The only required permits are for the Catfish Lake waterfowl impoundment’s disabled-hunters blinds, the first two days of dove season at planted fields and bear- and deer-dog hunting.
“(It’s) a popular place for deer and bear hunting,” said biologist Richie Clark of the Commission
Croatan has thousands of posted bear-sanctuary acres, but still-hunters and deer-dog hunters may hunt other sections.
“Habitat varies from mixed hardwoods to pocosin and tupelo swamps,” he said. “Creeks, swamps and drainage forests around Catfish Lake draw waterfowl. Hunters see mostly mallards and gadwalls at creeks. “Other puddle ducks and ringnecks show up at Catfish Lake.”
Six managed dove fields are between Maysville and Cape Carteret and at Brice’s Creek near New Bern.
“Croatan has pockets of quail, mainly at fire-controlled areas and transition areas between ridges and swamps,” Clark said.
Mixed hardwoods and pine forests contain gray squirrels and some fox squirrels.
“Right after deer season, we have tons of people hunting rabbits at dove fields and wildlife openings,” he said. “There’s a huge complex of old, abandoned agricultural fields with cottontails and a few swamp rabbits.”
Holly Shelter Game Lands
This 63,556-acre game land north of Wilmington contains a variety of game animals, including black bears and deer.
The Bear Garden Tract between NC 53 and Bear Garden Road in the northern section is known for its permitted bear hunting with dogs. Eight 3-day hunts are held in November and December, and in 2017, 33 bears were taken.
Holly Shelter is a six-days-a-week game land, but dog hunting for bear or deer only is allowed Mondays-Wednesdays-Saturdays, Thanksgiving, Christmas and New Year’s Day, with still-hunting on Tuesdays and Thursdays.
“Dog hunters like Holly Shelter because it’s crisscrossed by (access) roads,” Clark said.
Holly Shelter has a 206-acre, managed waterfowl impoundment, Lodge Road, and a smaller, greentree impoundment off Shaw Highway. Both were dry during the first six months of 2019 because Hurricane Florence destroyed dikes.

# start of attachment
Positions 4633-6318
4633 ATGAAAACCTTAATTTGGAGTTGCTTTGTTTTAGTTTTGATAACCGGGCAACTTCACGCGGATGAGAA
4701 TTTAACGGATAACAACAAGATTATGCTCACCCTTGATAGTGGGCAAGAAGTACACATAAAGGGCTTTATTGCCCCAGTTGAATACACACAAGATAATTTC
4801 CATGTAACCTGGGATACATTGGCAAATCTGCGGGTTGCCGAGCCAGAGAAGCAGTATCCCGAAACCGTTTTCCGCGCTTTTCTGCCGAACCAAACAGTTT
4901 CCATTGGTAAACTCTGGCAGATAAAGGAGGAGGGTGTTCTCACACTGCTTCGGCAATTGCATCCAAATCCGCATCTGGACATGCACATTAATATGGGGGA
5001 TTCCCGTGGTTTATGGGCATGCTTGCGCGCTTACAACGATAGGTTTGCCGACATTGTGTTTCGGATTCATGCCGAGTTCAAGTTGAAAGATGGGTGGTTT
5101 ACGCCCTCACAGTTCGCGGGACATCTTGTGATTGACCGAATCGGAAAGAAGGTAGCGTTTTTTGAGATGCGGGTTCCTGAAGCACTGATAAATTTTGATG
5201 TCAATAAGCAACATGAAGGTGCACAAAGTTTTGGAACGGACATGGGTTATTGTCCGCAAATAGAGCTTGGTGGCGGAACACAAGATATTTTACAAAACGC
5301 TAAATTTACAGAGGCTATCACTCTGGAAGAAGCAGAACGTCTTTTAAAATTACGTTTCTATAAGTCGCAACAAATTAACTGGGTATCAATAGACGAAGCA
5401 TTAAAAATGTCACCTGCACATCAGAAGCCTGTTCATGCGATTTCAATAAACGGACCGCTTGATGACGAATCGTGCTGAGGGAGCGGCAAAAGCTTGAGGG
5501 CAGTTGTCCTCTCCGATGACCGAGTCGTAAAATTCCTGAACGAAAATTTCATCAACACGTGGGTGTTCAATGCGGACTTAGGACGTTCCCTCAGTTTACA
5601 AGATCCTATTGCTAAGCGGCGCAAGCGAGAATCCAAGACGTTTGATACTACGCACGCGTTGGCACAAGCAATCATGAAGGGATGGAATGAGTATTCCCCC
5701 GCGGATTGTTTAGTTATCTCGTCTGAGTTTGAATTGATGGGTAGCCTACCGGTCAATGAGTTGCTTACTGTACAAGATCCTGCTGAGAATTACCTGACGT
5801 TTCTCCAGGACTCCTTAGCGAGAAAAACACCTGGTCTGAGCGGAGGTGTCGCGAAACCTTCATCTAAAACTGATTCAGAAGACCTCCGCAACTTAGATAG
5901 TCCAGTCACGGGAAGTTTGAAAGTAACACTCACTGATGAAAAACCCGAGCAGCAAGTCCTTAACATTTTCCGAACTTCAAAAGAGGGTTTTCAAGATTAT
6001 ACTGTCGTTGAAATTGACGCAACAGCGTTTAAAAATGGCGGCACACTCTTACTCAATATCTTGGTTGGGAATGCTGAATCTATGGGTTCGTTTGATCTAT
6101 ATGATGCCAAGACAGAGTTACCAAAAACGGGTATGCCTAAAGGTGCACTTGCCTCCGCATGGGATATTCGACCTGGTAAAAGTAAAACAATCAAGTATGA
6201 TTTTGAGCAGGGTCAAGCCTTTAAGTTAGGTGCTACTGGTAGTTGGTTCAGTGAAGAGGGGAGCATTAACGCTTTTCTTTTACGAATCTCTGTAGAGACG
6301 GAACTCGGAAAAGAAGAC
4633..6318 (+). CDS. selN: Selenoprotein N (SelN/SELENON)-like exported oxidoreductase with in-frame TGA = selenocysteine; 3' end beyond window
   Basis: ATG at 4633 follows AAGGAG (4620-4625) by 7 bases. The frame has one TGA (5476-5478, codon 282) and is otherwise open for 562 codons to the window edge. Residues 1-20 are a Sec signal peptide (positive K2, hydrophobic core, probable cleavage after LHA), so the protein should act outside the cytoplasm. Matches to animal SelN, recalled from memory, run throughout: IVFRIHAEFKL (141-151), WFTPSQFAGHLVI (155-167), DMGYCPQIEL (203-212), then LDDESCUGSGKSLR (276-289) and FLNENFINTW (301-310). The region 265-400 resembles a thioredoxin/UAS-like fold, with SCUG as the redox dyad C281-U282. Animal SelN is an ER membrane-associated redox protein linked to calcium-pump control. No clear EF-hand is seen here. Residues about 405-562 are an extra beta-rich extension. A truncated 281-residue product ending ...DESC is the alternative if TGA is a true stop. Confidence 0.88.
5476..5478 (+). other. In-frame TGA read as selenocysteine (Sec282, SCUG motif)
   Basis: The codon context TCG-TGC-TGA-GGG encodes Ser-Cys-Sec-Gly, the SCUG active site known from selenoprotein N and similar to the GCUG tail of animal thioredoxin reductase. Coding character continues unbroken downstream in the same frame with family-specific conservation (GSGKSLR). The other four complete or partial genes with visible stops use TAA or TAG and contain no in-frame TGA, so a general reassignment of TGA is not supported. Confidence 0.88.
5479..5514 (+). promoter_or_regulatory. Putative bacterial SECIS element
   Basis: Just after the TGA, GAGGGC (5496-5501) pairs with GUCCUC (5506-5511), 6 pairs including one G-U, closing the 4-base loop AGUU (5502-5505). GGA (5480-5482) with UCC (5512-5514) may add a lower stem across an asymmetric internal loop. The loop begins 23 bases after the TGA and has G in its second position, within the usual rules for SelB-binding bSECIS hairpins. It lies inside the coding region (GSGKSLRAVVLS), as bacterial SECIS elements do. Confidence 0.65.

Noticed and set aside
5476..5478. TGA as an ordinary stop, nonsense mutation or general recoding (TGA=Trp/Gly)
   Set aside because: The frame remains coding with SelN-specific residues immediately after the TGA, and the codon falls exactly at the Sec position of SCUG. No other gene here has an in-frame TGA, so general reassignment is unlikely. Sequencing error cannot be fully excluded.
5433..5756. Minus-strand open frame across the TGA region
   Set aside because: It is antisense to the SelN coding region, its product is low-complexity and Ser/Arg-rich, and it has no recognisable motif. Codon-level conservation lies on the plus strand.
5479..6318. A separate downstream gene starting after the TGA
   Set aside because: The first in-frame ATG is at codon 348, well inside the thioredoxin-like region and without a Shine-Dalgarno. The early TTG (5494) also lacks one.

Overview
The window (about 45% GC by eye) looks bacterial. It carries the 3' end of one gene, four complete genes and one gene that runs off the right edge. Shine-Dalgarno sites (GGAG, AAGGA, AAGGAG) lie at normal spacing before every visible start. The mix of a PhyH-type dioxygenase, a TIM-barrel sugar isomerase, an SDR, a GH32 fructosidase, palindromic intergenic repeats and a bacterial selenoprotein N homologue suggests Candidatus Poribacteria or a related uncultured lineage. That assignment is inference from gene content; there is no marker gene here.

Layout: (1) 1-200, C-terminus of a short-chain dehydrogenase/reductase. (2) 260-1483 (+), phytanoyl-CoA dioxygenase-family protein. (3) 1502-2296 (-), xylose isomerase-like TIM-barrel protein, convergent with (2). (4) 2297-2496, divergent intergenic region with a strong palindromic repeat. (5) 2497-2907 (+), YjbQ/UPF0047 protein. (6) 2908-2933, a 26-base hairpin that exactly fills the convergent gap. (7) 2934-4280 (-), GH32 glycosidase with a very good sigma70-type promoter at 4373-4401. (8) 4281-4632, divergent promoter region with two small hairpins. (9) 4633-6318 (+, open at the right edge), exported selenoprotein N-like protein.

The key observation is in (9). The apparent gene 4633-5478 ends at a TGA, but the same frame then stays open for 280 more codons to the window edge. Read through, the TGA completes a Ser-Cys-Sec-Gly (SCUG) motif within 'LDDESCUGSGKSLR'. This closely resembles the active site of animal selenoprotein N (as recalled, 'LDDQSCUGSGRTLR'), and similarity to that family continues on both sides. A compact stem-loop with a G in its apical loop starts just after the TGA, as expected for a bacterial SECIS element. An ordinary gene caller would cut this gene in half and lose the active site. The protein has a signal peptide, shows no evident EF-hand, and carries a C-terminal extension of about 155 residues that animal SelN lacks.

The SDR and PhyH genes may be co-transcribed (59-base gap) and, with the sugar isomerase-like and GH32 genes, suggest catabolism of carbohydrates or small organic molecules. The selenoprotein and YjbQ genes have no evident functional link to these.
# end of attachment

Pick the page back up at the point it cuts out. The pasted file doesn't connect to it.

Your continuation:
“We’ve been working with a contractor to get that fixed,” he said.
Duck hunters run into mostly puddle ducks, including mallards and wood ducks. Waterfowling is allowed only on Tuesdays and Saturdays, plus Christmas, New Year’s Day and MLK Jr. holidays.
Holly Shelter features 25 dove fields totaling 60 acres. Some quail live around those fields and at re-growing burns and transition areas between ridges and swamps.
“Field borders have rabbits,” Clark said. “The game land also has gray and fox squirrels.”
Bladen Lakes State Forest
The N.C. Forest Service owns this game land that’s managed by the Commission and divided into two tracts.
“Deer and bear offer hunting opportunities,” said biologist Chesley Ward of the Commission. “It’s a three-day (Monday-Wednesday-Saturday) game land. Dog and still-hunting is allowed (at the main tract).”
“Deer densities aren’t extremely high, but hunters are pretty successful,” Ward said. “The Singletary Tract doesn’t allow dog-hunting, so it’s popular with still hunters. We plant fall oats, wheat and rye at Singletary for bears and deer and chufa for turkeys. Tons of agricultural fields border the (main) game land.”
Duck hunters may try beaver-pond wetland systems, but they’re scattered and small. Dove hunters can access two 7-acre fields and a 2-acre field in the middle of a pine forest.
Some quail and more rabbits are at dove fields and regenerating clear cuts.
“Bladen Lakes is a stronghold for fox squirrels because of scrub oak and longleaf pines,” Ward said. “It’s also has gray squirrels.”